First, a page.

Read the original SBR review of The Coral Tombs by Ahab here.
4. Krista Van Guilder (Benthic Realm)
Massachusetts metal veteran, Krista Van Guilder, is an unfamiliar name this side of the Atlantic, but you’ll not forget the exhilarating power of her voice after one listen to Benthic Realm’s debut album. Her gritty fortitude and bellowing melodies can easily give way to a head voice that resonates with the lustre of a Sigourney Weaver character. Listen how she ascends the octaves at the end of closing track, ‘As It Burns’, if you want an example of supreme endurance levels. And yet she doesn’t consider herself a true vocalist… We disagree.
Read the original SBR review of Vessel by Benthic Realm here.
3. Spencer Sotelo (Periphery)
They might have delivered the weakest album of their career this year, but a weak LP by Periphery is the equivalent of a discography high-point for most artists. He produced the best vocal performance of the last decade on 2019’s Periphery IV: Hail Stan, and he came close to replicating some of those moments of awe on Periphery V. You’ll not hear anything as vicious as the mathcore chaos of ‘Everything Is Fine!’ or as suave as the electronic pop sparkle of ‘Silhouette’. Spencer Sotelo can do it all. How many vocalists have expanded the deeper elements of their register and stretched their higher range as far as he in the last ten years?
Read the original SBR review of Periphery V: Djent is Not a Genre by Periphery here.
2. Chelsea Murphy (Dawn of Ouroboros/Tegmentum)
The only person on this list to record an album with two bands in 2023, Chelsea Murphy took the world by storm as the vocalist for progressive black metal quintet, Dawn of Ouroboros, and tech-death supergroup, Tegmentum. On the former record, she hit peaks of emotion beyond most singers and roared her way through the songs as if possessed of dragon fire. Yet the forget-me-nots and greenbottles are never far away from the surface tension of her screams. She has a sorrowful voice that aches for those things that cannot be recovered from the glorious past. We’ll be hearing a lot more from Chelsea Murphy over the next few years.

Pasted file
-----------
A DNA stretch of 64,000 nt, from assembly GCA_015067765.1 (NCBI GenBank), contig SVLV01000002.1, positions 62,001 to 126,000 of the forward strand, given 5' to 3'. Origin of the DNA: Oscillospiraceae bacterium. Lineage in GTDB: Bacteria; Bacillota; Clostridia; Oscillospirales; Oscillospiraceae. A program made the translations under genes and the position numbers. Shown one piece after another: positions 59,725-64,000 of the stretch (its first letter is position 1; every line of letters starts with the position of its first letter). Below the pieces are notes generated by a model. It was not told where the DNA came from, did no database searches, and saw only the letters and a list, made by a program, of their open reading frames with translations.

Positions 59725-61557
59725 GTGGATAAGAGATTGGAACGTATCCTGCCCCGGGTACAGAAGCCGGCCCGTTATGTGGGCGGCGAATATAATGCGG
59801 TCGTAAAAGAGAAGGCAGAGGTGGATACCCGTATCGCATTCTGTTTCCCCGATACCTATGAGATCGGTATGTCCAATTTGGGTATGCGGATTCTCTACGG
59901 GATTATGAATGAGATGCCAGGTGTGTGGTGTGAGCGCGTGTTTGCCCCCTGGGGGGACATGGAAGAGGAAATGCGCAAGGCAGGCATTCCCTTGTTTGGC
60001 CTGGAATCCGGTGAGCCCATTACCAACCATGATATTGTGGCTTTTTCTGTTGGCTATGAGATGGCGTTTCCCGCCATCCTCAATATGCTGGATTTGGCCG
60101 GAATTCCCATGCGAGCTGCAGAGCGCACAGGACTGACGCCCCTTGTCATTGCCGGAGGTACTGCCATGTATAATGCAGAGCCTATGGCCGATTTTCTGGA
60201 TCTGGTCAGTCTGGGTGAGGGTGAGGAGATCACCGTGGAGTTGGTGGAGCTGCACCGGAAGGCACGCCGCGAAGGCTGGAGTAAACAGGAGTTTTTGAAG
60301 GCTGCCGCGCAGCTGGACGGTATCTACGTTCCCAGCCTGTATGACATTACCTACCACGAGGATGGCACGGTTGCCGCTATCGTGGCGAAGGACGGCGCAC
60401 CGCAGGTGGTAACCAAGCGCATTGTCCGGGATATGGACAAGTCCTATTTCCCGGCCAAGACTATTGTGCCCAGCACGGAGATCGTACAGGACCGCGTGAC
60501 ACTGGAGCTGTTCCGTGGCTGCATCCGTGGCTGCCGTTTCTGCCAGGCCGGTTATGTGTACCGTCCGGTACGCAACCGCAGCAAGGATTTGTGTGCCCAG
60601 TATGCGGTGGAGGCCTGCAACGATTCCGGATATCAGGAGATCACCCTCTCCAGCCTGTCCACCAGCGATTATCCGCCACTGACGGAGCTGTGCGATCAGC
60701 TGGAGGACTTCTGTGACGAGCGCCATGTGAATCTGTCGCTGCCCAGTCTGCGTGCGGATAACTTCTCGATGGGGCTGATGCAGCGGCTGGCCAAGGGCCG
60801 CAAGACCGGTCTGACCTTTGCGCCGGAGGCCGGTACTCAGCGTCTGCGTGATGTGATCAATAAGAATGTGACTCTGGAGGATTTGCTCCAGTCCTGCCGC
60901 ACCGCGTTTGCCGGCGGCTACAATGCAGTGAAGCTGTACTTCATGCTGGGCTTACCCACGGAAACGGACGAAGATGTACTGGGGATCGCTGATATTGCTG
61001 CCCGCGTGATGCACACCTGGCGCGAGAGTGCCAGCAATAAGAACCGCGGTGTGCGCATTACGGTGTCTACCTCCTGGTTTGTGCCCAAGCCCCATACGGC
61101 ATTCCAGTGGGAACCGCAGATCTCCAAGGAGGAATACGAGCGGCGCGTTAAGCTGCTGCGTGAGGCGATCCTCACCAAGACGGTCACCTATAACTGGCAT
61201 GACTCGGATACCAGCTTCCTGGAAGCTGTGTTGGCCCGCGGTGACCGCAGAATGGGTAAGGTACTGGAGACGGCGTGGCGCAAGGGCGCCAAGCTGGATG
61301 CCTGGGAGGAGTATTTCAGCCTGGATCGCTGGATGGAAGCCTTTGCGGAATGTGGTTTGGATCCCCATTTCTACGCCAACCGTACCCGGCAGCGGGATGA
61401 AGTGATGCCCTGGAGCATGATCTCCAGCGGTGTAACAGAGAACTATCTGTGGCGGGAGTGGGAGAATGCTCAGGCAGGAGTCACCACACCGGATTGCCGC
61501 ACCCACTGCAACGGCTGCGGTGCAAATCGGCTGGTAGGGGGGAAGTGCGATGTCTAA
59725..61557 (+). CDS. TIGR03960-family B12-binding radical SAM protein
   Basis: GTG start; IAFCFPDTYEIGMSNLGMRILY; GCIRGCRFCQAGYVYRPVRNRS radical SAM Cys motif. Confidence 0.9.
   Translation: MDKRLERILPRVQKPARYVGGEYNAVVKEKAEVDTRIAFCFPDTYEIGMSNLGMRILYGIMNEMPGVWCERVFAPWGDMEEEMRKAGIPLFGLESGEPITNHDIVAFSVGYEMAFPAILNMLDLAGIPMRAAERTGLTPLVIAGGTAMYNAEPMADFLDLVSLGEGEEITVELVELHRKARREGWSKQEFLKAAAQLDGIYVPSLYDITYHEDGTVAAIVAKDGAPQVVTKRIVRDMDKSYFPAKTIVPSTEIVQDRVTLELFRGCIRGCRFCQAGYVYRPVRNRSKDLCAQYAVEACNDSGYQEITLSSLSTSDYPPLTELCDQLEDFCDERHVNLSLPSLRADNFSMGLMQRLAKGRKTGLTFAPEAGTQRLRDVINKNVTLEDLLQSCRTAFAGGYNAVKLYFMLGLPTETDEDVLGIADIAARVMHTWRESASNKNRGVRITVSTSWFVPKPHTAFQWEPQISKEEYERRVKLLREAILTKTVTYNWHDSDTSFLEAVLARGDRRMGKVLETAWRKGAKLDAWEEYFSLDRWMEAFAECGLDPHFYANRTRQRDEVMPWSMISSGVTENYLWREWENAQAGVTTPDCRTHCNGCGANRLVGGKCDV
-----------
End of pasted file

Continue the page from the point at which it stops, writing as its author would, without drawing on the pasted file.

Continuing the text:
Watch the Behind the Album interview we did with Chelsea Murphy and Tony Thomas of Dawn of Ouroboros here.
1. Daniel Tompkins (Tesseract)
He assured us that he’d push his voice even further on the new Tesseract record, and we didn’t think science would allow this. Daniel Tompkins dug deep into his register and emerged with a new-found aggression and a higher level of melody. Listen to him cover the entire spectrum of rock and metal in the eleven-minute title-track and climb to falsetto croons beyond Prince on ‘Legion’. Is there a better example of the heroic metamorphosis of the human will in music? Dan Tompkins invents new techniques and experiments with untried ideas the way Jimi Hendrix revolutionised the guitar. There is no better singer in the world in any genre.
Read the original SBR review of War of Being by Tesseract here.
Avienne Low (Vintersea)
Kaan Tasan (Heart of a Coward)
Lina R (Predatory Void)
Michel Nienhuis (Autarkh)
Travis Ryan (Cattle Decapitation)